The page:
Do you feel overall that there was an acknowledgement that academic research can play a role in the policy making process, and what have you learned about the ways in which researchers can present their information in more usable ways?

My Department at the University is thinking about how to collaborate with the Ministry in terms of policy oriented research. You have to note that the Provost of my College endorsed my working with the Ministry. There are plans to establish long-term relationship with the Ministry so that at the end of my Fellowship another Faculty member can be placed. In fact involving the students in the research I am currently doing at the Ministry has also benefited the students a lot and I hope to access data from the Ministry to be used by students in my department at the University. 

"In order for academic research findings to be relevant for policy, they should be written up in plain language and should be free from ‘jargon’. What policy makers need is recommendations that are relevant to the issues under consideration."

Policy makers are of the view that academic research findings are usually based on theoretical assumptions. In their view, in general, research findings do not really reflect the reality of what policy makers at the Ministries have to consider. Policy makers tend not to understand the ‘language’ of academia. In order for academic research findings to be relevant for policy, they should be written up in plain language and should be free from ‘jargon’. What policy makers need is recommendations that are relevant to the issues under consideration.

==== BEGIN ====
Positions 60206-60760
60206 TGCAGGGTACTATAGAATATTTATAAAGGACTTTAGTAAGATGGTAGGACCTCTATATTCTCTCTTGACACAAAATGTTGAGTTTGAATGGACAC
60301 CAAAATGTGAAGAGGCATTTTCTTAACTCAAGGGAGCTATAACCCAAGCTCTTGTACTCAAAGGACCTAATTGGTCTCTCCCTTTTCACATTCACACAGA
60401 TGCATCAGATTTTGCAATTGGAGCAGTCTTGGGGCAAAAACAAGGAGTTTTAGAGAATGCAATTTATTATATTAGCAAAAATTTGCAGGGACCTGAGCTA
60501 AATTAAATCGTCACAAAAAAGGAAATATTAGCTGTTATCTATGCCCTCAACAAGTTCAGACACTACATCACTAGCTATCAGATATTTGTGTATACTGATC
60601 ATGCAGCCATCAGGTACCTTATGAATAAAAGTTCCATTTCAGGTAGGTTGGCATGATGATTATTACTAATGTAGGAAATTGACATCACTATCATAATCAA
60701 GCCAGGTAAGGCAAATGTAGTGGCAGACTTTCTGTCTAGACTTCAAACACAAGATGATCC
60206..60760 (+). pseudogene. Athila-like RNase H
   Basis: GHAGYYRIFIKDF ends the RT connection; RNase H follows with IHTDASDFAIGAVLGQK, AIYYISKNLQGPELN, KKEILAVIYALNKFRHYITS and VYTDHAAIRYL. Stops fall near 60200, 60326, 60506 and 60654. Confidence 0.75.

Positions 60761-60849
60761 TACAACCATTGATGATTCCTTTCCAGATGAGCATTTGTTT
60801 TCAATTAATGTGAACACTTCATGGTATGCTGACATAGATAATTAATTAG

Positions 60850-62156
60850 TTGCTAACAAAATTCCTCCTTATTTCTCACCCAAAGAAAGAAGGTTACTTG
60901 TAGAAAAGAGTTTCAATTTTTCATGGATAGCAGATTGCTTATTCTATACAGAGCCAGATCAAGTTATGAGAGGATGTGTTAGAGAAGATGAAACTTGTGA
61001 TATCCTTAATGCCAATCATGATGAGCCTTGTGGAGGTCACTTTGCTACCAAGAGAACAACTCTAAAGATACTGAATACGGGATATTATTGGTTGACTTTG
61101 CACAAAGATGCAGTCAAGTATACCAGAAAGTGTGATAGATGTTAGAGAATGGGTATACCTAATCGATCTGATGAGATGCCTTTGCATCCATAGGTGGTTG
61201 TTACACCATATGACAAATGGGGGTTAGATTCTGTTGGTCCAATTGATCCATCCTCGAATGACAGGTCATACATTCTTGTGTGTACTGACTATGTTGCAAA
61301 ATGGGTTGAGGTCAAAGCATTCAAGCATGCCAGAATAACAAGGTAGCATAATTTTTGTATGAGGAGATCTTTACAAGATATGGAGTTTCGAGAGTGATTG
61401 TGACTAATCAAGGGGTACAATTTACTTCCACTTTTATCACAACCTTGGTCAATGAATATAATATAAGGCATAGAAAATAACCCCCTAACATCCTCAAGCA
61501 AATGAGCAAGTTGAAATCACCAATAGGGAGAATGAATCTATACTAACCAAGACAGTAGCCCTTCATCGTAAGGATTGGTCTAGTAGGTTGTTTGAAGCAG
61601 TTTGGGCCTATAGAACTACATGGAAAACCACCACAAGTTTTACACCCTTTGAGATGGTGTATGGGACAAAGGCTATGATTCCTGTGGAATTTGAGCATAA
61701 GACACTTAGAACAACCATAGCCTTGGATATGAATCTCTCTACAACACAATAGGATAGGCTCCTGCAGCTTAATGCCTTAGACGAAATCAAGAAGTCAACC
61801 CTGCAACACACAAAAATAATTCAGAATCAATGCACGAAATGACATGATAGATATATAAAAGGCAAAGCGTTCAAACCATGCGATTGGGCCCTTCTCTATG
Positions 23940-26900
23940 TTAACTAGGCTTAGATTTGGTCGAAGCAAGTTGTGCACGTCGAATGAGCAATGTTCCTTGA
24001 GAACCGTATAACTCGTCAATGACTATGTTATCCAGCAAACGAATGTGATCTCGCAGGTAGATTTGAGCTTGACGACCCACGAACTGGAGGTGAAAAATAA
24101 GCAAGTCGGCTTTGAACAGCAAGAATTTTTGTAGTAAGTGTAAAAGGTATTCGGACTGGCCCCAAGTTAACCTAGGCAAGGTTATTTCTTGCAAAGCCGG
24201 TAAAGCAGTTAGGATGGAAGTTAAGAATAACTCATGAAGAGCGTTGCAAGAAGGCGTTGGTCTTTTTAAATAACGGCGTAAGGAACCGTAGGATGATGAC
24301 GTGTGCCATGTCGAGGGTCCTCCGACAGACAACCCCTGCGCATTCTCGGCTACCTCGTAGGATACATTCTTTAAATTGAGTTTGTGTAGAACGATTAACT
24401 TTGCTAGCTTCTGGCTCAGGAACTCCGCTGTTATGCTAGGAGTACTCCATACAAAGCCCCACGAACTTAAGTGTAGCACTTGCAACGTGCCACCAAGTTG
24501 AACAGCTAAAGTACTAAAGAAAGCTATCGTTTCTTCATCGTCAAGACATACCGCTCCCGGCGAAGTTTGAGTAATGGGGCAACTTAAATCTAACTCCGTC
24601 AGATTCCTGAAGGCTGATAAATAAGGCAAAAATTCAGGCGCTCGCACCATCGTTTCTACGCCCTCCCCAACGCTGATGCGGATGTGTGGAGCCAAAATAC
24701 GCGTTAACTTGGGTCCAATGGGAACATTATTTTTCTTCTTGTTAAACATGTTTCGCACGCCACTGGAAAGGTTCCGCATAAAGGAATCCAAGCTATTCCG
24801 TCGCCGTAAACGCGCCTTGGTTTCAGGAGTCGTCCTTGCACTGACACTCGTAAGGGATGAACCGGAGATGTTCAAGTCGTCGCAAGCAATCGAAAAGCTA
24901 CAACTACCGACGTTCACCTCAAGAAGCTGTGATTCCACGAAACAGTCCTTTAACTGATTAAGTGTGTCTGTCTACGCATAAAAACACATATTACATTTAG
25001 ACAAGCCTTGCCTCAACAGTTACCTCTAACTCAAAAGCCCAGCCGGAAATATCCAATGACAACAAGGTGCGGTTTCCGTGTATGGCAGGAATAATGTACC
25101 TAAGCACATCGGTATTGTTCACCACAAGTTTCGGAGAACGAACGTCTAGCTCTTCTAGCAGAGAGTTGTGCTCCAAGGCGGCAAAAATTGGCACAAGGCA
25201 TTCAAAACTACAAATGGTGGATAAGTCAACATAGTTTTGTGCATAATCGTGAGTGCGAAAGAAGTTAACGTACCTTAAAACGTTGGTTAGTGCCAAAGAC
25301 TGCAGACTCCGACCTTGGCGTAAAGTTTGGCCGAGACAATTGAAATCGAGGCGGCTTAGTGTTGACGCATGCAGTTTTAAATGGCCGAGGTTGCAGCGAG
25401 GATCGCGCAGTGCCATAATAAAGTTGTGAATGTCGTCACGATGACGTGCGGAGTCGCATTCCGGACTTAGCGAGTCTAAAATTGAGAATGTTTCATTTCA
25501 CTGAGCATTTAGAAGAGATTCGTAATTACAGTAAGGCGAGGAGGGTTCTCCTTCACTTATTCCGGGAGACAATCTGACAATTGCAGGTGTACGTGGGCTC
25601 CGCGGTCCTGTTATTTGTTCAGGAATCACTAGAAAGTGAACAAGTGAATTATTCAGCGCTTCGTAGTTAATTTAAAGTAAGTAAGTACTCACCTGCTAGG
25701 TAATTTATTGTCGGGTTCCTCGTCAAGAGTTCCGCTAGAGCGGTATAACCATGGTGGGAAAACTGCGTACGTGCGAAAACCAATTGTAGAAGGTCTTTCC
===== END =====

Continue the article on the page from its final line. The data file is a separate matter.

What is the general feeling amongst policy makers that you have come across about the role of research in the policy process as well as the role that they would like universities to play in the research/policy arena?

Policy makers see the need for using academic research findings in the policy formulation and implementation processes. The major problem has always been the ‘gap’. The gap emanates from several sources. For example, the policy makers do not know the kind of research that the academic staff of Universities are conducting. Conversely, the academic staff do not also know the kind of research that policy makers are interested in, and this creates the mismatch between the academic research findings and policy making. Another major issue is the way research findings are communicated to the policy makers. The policy maker may find it difficult to understand results which may (in the case of economic research) be full of econometric regressions. They would like universities to do research that is relevant and accessible.

 

If you were asked to identify two or three challenges that face universities in engaging with policymakers what would they be?

There are a host of challenges but let me mention just three. Among the key challenges is access to empirical data from the Ministries. It is sad to note that ministries are not always comfortable to give out empirical data to be used for research.